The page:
Winter has come and it’s brought all of the snow and ice with none of the fire and heat. You may be bundled up in your home admiring how pretty the snowflakes look falling from the sky. But if you’re a homeowner, you might also be thinking about the potential risks snow and ice can have on your home. At Roof Right, a residential roofing company in Maryland, we provide service for all types of residential and commercial roofing repairs. Let’s take a look at what snow damage can do to your roof and what you can do to stop it at its tracks.
Snow can overload your roof
Snow can get heavy as it builds up. It only takes about 4 feet of snow (or 2 feet if it’s old and compressed) to generate enough weight to cause stress to the roof and could cause it to collapse. Although some roofs are better equipped than others in handling heavy amounts of snow, it’s something to consider in today’s climate. Unpredictable weather is becoming more prevalent over the years, so it’s good to be prepared for what is to come. If you’re not sure if your roof can withstand that much snow, we recommend that you get your roof inspected and have a contractor make any necessary repairs when needed.
Ice and freezing water can damage your home
Freezing temperatures are a common thing to be cautious about during winter. Icy roads and frosted car windows are never a fun thing to deal with and the same annoyances can be said to your home. If you ever notice icicles hanging from your home, as pretty as they may be, you should probably take a look at your gutter. Icicles mean that there is a buildup of ice in your gutters that could lead to what is called an ice dam. An ice dam is concerning for a few reasons. First, water can overflow from your gutter and damage it (while also creating icicles). Second, when water expands when it freezes, so when there’s ice on your roof and gutter, it could open up cracks in the roof and pry off the gutter. Lastly, if the ice in the gutter expands, it could burst the gutter pipes. There are a couple techniques you can try to resolve this issue. The first one would be to manually remove the ice using a roof rake. The second method would be to fill the pantyhose with deicer and have it melt the ice. The last method would be to simply change the temperature of your roof. There are various methods of approaching this such as using heated cables or insulating your attic. It’ll be a good idea to contact a home contractor to discuss what works best for your home.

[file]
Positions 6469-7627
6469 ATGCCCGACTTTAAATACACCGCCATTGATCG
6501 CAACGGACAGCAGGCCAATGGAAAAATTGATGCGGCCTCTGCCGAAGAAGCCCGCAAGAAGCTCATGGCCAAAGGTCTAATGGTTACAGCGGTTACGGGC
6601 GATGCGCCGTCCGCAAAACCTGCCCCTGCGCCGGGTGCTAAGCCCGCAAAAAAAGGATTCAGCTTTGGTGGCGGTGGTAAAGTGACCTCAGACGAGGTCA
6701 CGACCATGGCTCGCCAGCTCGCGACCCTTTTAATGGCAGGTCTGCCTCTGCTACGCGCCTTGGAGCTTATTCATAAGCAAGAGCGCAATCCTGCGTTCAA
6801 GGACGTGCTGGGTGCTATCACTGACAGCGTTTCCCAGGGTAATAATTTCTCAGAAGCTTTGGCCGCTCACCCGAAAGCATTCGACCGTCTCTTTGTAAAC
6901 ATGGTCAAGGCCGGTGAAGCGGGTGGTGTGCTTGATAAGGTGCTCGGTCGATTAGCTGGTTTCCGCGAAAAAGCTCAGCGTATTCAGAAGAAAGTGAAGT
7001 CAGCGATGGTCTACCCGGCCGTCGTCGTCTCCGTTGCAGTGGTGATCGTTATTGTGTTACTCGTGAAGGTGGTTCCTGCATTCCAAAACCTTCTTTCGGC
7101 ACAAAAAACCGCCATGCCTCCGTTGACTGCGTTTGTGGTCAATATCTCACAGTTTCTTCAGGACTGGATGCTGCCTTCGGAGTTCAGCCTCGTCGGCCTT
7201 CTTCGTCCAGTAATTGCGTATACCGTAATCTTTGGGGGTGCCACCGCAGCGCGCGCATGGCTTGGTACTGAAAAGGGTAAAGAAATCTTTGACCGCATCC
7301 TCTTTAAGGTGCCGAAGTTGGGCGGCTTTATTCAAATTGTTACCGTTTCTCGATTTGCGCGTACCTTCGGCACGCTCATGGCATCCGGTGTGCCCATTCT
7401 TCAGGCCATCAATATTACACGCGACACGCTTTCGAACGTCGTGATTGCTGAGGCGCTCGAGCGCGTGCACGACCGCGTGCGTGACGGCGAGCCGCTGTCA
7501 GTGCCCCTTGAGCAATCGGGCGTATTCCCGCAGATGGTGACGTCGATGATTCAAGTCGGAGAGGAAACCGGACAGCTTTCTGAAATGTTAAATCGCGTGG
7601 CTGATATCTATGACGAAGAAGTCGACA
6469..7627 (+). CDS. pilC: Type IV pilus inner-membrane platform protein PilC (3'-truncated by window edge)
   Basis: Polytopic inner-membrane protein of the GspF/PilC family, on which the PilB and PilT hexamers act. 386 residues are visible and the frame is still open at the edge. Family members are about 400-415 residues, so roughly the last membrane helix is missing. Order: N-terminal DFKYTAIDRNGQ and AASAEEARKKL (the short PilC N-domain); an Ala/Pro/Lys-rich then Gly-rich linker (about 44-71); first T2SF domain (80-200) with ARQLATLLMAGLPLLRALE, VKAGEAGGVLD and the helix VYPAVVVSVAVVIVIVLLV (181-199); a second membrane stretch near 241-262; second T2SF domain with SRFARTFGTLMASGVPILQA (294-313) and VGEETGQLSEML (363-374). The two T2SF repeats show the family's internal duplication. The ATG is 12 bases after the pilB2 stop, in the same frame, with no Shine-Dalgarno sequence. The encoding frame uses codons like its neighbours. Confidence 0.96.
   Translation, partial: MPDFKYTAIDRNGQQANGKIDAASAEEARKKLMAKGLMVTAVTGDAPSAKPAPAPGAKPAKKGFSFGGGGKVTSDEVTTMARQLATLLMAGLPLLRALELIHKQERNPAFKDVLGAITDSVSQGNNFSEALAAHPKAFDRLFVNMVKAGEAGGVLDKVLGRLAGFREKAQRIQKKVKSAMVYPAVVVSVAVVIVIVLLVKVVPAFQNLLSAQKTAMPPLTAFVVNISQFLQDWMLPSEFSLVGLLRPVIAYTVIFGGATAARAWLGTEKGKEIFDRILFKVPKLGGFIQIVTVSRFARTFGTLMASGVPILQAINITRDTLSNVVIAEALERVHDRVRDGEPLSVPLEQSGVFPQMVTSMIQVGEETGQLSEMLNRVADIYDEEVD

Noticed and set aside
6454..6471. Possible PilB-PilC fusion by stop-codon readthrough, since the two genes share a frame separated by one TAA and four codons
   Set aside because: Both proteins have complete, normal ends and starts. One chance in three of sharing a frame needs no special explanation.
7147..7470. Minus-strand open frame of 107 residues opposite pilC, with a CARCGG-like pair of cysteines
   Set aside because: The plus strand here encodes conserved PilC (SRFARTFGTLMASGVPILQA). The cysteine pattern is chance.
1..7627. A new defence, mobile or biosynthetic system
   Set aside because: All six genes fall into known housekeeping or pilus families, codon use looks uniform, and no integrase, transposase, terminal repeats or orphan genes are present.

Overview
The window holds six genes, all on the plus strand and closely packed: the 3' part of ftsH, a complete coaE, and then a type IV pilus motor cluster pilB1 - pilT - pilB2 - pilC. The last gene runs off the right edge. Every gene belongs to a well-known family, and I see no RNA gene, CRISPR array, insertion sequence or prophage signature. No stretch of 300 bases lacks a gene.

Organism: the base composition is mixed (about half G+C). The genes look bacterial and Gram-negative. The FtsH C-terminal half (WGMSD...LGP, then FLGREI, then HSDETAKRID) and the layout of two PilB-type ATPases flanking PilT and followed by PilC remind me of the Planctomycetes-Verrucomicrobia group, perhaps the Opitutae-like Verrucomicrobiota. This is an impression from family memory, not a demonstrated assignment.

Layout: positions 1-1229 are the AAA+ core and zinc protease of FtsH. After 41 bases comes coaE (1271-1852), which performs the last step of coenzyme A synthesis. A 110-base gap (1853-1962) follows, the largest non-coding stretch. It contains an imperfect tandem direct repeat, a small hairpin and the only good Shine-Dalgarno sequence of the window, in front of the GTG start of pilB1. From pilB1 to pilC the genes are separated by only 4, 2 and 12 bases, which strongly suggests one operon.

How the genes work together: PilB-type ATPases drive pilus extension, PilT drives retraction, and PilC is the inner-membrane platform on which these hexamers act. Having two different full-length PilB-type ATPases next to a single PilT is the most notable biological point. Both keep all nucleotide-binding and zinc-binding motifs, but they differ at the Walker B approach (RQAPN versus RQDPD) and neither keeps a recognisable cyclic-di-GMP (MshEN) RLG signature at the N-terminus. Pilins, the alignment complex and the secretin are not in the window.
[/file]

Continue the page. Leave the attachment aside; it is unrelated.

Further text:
Melted ice and snow can cause floods
Let’s say that you just got about 4 feet of snow and on the next day, it becomes warm enough for it to all melted away. Normally, you would be happy about this because all of the roads will be cleared away and you don’t have to worry about the hassle of shoveling snow. Although this may all be true, there is one small detail you need to think about. Snow when melted turns into water, a lot of water. You’ll start to notice small floods happening around the area because of the melting snow. This is basically the same case for your roof. Melting snow and slush can leak through tiny cracks and damage your home. If you live in an area where heavy snow is common, the repeated cycle of melting and freezing can create cracks in your foundation and damage the walls of your home. Worst case scenario, your basement gets flooded with snow water. Luckily, there is an easy solution to this. We suggest that you seal up any cracks on the roof and foundation to reduce the chance of flooding. You could also adjust the gutter to be angled towards the street drains or at the very least away from your foundation.
Ready to learn more about your roofing Options? Contact Roof Right
We are sensitive to the fear many homeowners may have when selecting a roofing contractor and understand that trust is something that has to be earned. We work hard to earn the confidence of each and every customer every day. Our company is dedicated to homeowners and their service needs, and we offer one of the best warranties in the industry.
Call us today at 410-374-5923 or email us at firstname.lastname@example.org